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The campaign pep talk for the Connecticut delegation to the Democratic National Convention in Charlotte, N.C. came from the host, Gov. Dannel P. Malloy. But the drinks were on the worldwide beverage company, Diageo.
"I've got to say the liquor here is not bad, either," Malloy said Monday, the opening day of the convention. "We very much appreciate it, our friends who are supporting this event, very much appreciated. You have some of the best beers and best liquor available."
On Tuesday, the delegates cheered Debbie Wasserman Schultz, the Democratic national chairwoman, as she decried the influence of special interest money at the GOP convention.
Her audience was dining on AT&T's tab.
Corporate underwriting was alive and well in Charlotte last week, just as it was in Tampa during the prior week's Republican convention - though Schultz argues that the scale is different, as is transparency and public access.
AT&T is a major convention sponsor, as well as picking up the cost of smaller hospitality events for groups like the Connecticut delegation, which began each day with a 7:30 breakfast at its hotel, the airport DoubleTree.
And that was a problem for one Connecticut delegate, William Henderson, the president of Local 1298 of the Communication Workers of America, whose members are fighting AT&T over a contract in Connecticut.
"This is one breakfast I won't be eating," said Henderson, who stood in the back of the function room as fellow Democrats gathered at a buffet of scrambled eggs, bacon, fresh fruit, muffins and bagels. "I won't eat their stuff."
Except he didn't say stuff.
Henderson greeted delegates and guests, who included John R. Emra of Fairfield, an AT&T regional vice president in charge of lobbying the Connecticut General Assembly, with a sheet of paper that said, "AT&T, come on ... bargain a fair contract!"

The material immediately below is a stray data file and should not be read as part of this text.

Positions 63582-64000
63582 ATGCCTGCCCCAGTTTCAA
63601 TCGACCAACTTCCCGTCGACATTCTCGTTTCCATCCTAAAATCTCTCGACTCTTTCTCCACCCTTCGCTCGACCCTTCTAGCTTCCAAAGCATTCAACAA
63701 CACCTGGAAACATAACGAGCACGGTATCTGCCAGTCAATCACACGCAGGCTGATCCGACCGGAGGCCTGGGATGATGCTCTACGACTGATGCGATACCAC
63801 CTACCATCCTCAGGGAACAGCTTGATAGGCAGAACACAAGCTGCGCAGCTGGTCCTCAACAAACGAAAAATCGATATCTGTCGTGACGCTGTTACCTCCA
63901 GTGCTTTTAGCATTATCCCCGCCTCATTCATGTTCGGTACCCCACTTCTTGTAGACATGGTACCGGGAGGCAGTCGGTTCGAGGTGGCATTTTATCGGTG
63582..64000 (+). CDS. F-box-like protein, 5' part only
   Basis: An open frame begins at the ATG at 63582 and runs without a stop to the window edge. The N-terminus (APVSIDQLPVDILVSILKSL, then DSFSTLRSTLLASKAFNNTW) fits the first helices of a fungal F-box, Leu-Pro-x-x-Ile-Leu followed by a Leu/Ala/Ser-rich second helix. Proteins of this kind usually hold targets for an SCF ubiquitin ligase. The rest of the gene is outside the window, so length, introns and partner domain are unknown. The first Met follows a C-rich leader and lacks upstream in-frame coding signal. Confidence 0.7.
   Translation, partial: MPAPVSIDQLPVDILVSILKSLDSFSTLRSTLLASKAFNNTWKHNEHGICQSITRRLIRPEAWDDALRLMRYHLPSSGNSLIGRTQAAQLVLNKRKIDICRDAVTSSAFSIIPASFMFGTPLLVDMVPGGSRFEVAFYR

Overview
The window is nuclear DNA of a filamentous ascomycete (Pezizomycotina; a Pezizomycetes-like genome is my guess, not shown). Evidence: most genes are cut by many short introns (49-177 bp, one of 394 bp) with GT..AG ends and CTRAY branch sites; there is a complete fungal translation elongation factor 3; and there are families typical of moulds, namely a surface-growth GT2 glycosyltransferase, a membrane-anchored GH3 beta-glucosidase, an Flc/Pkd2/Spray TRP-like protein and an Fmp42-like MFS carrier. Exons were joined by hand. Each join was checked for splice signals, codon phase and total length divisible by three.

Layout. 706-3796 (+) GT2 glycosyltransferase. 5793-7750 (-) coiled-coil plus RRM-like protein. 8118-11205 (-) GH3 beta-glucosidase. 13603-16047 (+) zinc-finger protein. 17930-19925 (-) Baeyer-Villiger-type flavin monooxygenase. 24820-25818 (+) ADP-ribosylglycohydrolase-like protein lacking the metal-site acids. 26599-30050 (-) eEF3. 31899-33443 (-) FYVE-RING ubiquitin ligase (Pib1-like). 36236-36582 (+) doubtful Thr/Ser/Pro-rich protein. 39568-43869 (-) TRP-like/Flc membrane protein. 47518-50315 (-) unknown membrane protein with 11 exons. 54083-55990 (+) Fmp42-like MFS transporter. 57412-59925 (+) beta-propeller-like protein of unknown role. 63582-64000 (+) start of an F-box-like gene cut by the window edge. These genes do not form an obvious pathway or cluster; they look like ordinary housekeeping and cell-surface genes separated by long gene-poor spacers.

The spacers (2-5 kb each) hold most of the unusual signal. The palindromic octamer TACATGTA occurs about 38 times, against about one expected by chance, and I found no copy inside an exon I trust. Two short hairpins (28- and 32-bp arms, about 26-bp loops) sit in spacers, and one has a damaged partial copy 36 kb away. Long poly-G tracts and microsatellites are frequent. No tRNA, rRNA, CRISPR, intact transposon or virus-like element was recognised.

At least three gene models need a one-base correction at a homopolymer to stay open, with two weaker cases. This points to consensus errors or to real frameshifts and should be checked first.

Some of the delegates accepted the paper with one hand, while holding a cup of AT&T's coffee in the other.
Henderson could enjoy dinner Tuesdays and breakfast Wednesdays and Thursdays. Those meals were courtesy of United Health Care, CPV Inc. and Boehringer Ingelheim.
CPV is an electric-generating company with an office in Massachusetts. Boehringer is a drug company with a major presence in Connecticut.
On Monday, the bill for a Connecticut delegate barbecue at Treehouse Vineyards in Monroe, N.C., was picked up by Pfizer, the world's largest drug company with a major research center in Groton.
On the outing sponsored by Pfizer, one of the hosts accompanying the group was Peter C. Smith, a former Democratic state representative still active in Democratic politics. He also is a lobbyist, whose clients include Pfizer.
U.S. Rep. John B. Larson, D-1st District, who has hosted his share of fundraisers as chairman of the Democratic House caucus, downplayed the corporate underwriting as he looked over the breakfast buffet line, stabbing a piece of fruit with a fork.
"As long as it's transparent and it's recorded and you know where it comes from, that is a fact of life," Larson said.
Malloy was elected as Connecticut's first publicly financed governor, but he has not been shy about raising money from some of the same sponsors in his role as finance chairman for the Democratic Governors Association.
Like Larson, Malloy shrugged off the role of corporate sponsors, calling the hospitality suites, meals and goodie bags underwritten at Charlotte a part of the fabric of political conventions.
"That's what conventions are. It's like baying at the moon, to some extent," Malloy said. Then he laughed and suggested his hands are clean. "I am moving so quickly, I don't get to eat or drink anyway, so what's the difference?"
This story originally appeared at CTMirror.org, the website of The Connecticut Mirror, an independent, non-profit news organization covering government, politics and public policy in the state.